Its 18th-century disastrous history ensured that animals could survive in these wilds largely undisturbed. As a result, from the Alpine Salamander /Salamandra atra (found only here in the Valais, which is otherwise too dry) to the golden eagle, the ibex, deer and lynx, even re-introduced bearded vultures, can be all seen by alert watchers. Swiss biologists consider it a paradise for birds.
But the valley’s flowers and plants flourish in a microclimate that mixes the drier continental environment of the mountainous Valais with the humid winds typical of Lake Geneva. Botanists have found the very rare Myrrhis odorata (sweet cicely) and Lilium bulbiferum (orange lily or tiger lily) in Derborence, Pro Natura Valais records.
Derborence is even better known to contemporary Swiss for its largely unchanged virgin pine forest known as l’Ecorcha (maybe a reference to the scorching effects of the 1749 landslide) on the steep slopes above the lake. Some trees are 450 years old, rising up to 44m in height. The forest is only some 25 hectares in size but is one of the last three natural forests of Switzerland with spruce, pine, larch, scots pine, beech and willows.
Switzerland’s Pro Natura took control of the natural forest and adjoining alpine meadows from 1959 on, giving it management of 250ha, and no changes can be made without federal permission. Strict rules ban the collection of plants and restrict use of the area.
According to a 1961 decree, “In this territory, it is forbidden to leave the trail, to collect the wood, even dry or recumbent, to collect natural waste material, to let dogs roam, to gather plants, flowers, berries and mushrooms, to capture or kill any animal whatsoever, to bivouac / camp, to make fire, to abandon any waste, to bathe in the lake, to use drones and, except for border licensees, to enter with motor vehicles.”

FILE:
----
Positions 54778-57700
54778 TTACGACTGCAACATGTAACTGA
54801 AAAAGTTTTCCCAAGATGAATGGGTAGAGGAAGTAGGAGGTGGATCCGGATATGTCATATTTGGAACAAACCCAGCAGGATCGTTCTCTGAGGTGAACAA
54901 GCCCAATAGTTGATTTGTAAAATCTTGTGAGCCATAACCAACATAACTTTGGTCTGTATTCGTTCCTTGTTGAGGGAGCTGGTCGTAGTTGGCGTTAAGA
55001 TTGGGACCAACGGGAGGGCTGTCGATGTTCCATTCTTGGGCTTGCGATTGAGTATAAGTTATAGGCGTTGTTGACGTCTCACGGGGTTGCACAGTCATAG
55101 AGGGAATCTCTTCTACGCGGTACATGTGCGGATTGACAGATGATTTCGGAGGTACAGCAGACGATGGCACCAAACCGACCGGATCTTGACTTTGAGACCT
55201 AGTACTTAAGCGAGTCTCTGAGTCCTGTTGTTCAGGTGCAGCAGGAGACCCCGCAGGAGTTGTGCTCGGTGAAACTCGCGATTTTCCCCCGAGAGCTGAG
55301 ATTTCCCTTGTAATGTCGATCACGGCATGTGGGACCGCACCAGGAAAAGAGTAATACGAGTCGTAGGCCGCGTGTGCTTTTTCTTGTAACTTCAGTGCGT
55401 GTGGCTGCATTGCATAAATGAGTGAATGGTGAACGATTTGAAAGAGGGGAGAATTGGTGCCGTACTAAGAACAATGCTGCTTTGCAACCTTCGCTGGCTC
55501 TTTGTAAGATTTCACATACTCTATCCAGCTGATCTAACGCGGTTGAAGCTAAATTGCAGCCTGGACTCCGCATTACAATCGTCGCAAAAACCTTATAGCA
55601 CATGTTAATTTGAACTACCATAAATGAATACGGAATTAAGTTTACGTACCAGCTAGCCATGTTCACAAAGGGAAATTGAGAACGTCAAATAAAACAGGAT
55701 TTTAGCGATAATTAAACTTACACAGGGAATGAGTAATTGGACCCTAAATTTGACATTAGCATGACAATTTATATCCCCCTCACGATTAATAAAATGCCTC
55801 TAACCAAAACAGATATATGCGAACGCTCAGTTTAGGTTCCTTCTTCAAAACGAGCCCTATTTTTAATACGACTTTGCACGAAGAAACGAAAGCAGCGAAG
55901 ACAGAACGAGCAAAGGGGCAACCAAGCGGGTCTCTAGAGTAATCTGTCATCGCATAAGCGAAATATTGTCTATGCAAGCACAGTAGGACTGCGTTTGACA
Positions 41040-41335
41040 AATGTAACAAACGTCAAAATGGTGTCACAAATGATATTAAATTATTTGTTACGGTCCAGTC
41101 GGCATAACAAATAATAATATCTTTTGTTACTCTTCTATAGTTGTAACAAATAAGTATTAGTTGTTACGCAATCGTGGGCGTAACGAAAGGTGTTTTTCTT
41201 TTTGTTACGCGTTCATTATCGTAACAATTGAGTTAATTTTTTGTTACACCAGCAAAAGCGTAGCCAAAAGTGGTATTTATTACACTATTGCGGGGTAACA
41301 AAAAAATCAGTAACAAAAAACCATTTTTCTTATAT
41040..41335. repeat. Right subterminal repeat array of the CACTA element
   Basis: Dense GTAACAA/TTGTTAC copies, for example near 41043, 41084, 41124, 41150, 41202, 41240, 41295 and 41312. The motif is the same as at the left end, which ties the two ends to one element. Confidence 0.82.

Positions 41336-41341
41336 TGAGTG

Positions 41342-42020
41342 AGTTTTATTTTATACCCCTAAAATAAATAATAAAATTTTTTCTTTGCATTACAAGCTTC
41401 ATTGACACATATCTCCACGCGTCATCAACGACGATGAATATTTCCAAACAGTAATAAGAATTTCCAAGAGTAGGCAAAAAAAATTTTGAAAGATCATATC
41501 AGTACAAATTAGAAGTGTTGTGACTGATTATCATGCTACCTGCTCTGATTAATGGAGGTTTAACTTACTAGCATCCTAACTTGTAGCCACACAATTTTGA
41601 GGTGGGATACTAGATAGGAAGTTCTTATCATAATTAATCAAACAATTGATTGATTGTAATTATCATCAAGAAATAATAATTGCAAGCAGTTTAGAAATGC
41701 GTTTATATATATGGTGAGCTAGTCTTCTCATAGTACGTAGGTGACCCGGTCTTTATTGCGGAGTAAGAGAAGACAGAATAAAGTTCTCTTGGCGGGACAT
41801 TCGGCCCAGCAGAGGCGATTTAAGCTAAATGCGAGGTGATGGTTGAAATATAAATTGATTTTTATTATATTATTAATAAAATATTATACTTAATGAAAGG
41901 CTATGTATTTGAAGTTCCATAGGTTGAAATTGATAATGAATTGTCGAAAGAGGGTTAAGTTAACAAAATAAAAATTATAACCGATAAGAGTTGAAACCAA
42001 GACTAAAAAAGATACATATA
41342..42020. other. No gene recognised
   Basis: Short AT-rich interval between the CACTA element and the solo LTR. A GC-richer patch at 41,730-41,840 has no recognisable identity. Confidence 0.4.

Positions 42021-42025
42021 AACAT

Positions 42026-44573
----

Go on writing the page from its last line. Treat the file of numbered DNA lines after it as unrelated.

Because of its harsh winters, spring comes late to Derborence. So even in June species such as orchids of various varieties can be seen here in the woods and fields much after they have reached the end of their lives elsewhere.
But with hardly anyone except adventurous young people or elderly e-cyclists brave enough to push or drive their way 20km into the valley through its many rock tunnels, you can often enjoy sunny days with hardly anyone around in June, except at the two excellent restaurant-hotels at the end of the road: the Chalet de Godet and the Refuge du Lac.
But even after the postal buses start running, it is still worth your time for a day’s outing. And you might spot some rare fauna or flora, as well as wonder at what wild nature has wrought in one of the most developed nations of the world.
And you can follow the postbus journey on YouTube:
Fresh Snow at Glacier 3000, Switzerland, Just in Time for Re-Opening of Glacier 3000 Cable Car (and the story behind it). 9 August 2023 (LINK)
Restaurant Glacier 3000 ready to open in spring 2024, only 1 year after devastating fire. 19 September 2023 (LINK, French)